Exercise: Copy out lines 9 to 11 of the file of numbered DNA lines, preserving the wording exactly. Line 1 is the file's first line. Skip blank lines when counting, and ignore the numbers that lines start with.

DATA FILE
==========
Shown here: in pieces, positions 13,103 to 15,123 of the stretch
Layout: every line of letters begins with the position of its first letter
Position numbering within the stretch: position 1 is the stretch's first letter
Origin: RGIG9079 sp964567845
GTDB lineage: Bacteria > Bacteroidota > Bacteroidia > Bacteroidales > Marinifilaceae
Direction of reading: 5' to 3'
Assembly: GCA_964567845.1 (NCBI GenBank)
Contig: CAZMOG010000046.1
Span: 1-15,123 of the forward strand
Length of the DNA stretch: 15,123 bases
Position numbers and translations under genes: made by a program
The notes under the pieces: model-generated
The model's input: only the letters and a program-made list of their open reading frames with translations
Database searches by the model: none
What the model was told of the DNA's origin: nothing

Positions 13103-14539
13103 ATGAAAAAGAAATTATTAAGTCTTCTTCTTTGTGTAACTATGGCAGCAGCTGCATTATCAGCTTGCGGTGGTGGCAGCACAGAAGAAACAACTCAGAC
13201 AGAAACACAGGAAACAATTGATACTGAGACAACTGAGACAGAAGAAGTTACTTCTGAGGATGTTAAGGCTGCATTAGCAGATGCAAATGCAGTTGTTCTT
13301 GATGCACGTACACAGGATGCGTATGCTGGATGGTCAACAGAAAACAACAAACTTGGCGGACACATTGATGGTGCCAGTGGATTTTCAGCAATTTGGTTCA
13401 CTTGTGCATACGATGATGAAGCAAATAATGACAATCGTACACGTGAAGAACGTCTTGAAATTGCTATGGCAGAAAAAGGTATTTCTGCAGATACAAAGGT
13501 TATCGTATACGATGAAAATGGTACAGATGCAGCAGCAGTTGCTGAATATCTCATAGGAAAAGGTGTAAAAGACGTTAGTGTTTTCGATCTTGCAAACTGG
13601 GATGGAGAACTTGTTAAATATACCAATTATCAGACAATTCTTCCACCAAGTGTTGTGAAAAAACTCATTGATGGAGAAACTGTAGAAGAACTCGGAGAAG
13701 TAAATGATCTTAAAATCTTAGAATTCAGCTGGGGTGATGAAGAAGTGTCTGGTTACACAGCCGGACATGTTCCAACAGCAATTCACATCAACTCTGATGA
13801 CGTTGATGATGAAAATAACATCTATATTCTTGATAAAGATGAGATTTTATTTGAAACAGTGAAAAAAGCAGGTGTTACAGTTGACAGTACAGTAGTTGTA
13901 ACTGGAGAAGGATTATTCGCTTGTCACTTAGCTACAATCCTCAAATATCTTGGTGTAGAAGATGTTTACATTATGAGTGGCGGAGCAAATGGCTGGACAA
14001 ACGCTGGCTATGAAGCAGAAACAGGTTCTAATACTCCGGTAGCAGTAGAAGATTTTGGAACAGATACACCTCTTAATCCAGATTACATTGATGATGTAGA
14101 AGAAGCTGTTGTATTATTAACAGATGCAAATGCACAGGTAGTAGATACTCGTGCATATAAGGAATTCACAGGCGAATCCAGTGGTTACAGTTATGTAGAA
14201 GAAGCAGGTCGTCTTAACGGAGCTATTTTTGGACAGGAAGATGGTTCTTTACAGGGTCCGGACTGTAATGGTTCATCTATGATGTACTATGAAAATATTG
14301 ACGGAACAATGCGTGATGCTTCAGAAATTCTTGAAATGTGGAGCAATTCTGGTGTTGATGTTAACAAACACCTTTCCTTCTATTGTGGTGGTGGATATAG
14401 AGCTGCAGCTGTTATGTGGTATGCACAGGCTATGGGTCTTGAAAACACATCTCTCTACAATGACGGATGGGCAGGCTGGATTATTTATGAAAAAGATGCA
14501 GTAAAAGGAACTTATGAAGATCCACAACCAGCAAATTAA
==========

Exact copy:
Span: 1-15,123 of the forward strand
Length of the DNA stretch: 15,123 bases
Position numbers and translations under genes: made by a program